Jonathan Wright Elementary, a building that has not been used by the District since 2009, currently houses a community center and a church, but no students. The District still owns the building, though. And now the School Board is interested in transforming it into a charter school.

Admittedly, I have been a supporter of charter schools at least in the sense that I don’t think they should always be written off as a corporate scam to make money off our children. Last winter, I interned at a charter school in Columbus and loved it. Some of my former students at Breakthrough Cincinnati go to charter schools in Cincinnati, and sometimes it’s a great alternative to what CPS offers.

But here are some things the School Board should think about before going forward with a charter conversion:

Resources include more than money.
School board member Don Miller, the only member to vote against looking into the charter conversion, was quoted in the Dayton Daily News, saying he was concerned about money and other resources. The Dayton Daily included a statistic about how much money Springboro Community City Schools gets from the state for each student. This statistic is misleading.

The idea of money following the student scares some people, but it’s actually exactly how school funding works now. We aren’t talking vouchers here. If I move to Cincinnati Public Schools after attending Springboro Community City Schools (SCCS) for a while, Springboro no longer gets my money. CPS does. Essentially, when a charter is given, it becomes its own district so even if I am a charter student living in Springboro, my money from the state will go to the charter.

The reason why SCCS might oppose this arrangement is because once money gets doled out to the district, it stops following the student. Overly simplified, what this means is that the district gets a lump sum based on the number of students in the district and then decides where that money goes. Thus, theoretically, a district could decide to spend more on kindergarteners than fifth-graders.

So say SCCS decides to open a charter school that serves fifth-graders. Now the kindergarten is underfunded because the kindergarten program was drawing from funds provided by the fifth-graders. So yes, this could happen, but it’s not the ultimate concern when considering resources and charter conversions.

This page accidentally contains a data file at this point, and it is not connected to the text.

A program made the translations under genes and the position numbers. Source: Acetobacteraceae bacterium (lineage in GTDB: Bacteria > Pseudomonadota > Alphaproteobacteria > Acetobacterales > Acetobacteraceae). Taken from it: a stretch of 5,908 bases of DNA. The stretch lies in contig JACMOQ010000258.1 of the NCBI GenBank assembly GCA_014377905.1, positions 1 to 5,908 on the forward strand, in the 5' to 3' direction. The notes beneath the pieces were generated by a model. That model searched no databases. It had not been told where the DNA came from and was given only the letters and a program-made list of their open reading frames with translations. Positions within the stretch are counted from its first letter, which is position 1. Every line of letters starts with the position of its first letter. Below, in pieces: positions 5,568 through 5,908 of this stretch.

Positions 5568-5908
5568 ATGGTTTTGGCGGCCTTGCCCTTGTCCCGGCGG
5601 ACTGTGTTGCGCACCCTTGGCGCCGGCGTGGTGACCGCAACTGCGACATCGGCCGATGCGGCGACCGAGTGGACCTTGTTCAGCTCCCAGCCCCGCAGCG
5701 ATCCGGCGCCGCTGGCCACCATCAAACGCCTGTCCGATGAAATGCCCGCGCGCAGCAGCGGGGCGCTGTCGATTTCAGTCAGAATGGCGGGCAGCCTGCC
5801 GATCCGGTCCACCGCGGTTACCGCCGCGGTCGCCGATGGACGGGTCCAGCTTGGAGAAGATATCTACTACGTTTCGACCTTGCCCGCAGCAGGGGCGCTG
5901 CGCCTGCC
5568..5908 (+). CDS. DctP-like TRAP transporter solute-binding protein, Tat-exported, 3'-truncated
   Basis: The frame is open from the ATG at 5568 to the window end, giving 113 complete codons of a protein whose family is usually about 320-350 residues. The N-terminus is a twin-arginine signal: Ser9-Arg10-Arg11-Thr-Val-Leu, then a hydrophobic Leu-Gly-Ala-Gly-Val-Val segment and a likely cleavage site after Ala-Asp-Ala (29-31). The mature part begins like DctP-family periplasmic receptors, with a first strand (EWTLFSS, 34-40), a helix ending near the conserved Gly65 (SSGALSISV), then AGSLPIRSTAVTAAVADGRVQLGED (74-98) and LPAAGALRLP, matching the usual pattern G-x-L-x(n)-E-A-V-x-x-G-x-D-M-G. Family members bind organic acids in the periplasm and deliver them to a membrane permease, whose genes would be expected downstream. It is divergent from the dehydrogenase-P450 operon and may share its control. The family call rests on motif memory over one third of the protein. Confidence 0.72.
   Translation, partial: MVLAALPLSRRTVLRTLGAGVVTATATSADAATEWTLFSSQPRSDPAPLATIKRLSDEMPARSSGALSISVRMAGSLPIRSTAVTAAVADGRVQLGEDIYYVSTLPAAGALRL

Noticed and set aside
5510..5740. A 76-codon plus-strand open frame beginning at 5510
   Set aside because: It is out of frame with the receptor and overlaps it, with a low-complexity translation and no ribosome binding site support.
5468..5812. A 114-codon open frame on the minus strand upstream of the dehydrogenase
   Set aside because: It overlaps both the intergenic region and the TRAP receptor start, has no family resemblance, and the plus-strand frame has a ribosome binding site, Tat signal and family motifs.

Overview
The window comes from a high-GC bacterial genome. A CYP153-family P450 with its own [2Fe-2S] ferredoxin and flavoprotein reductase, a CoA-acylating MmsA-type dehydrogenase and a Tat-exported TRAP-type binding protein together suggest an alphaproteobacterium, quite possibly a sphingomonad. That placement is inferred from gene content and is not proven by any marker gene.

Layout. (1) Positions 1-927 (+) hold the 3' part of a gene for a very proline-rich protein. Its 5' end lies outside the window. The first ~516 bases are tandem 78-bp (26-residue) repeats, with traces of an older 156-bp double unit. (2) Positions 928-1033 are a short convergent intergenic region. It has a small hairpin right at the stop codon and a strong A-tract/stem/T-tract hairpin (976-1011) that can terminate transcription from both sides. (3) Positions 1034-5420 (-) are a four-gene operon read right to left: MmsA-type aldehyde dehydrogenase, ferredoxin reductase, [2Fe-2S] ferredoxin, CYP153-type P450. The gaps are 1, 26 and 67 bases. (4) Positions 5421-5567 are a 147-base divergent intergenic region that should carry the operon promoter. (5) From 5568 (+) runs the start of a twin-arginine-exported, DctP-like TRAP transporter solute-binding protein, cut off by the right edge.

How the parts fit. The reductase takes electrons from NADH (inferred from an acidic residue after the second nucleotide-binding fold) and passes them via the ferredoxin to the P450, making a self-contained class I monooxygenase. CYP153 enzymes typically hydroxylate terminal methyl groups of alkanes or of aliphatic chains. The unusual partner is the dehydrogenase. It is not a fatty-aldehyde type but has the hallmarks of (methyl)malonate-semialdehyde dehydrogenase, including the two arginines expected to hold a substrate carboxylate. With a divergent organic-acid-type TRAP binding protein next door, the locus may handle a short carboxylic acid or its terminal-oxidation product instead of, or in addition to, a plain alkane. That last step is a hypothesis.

Board President Kelly Kohls told the Dayton Daily that she thinks the charter conversion could serve the district’s gifted population. If you run through this scenario, a couple of disconcerting things happen. First, you are going to drain the gifted population from the district. This drain is not necessarily bad, but changing the demographics of the district schools will change how the district doles out resources.

Less gifted students at the high school level, for instance, would provide incentive to the district to cut AP and honors classes. These cuts would have an adverse effect on the entire population of students because students who are not identified as gifted or who are but stay at the district school will have less access to these rigorous courses.

This effect would be similar for any population of students the charter conversion was meant to serve.

Charters are sexy, but there are other ways to promote growth in a district.
Because charter schools are legal in 42 of the 50 states (this study says 41, but Washington recently passed charter legislation) and because charter systems like KIPP have achieved significant success, charters are politically popular. When charters are mentioned in the media, people rarely talk about the failing ones (of which there are many). So they are sexy.

The success of charters, however, is not solely due to their charter-ness. The charter school where I interned was highly successful. When it first opened, it struggled. It took finding the right school leader and hiring the right staff before the school could really take off. But once those things were taken care of, student achievement experienced big gains. The school leader was free to institute policies that benefited students, and teachers, out of trust for their school leader, bought into these policies. These two things are not radical things to implement–innovative school leaders and trust between administration and teachers.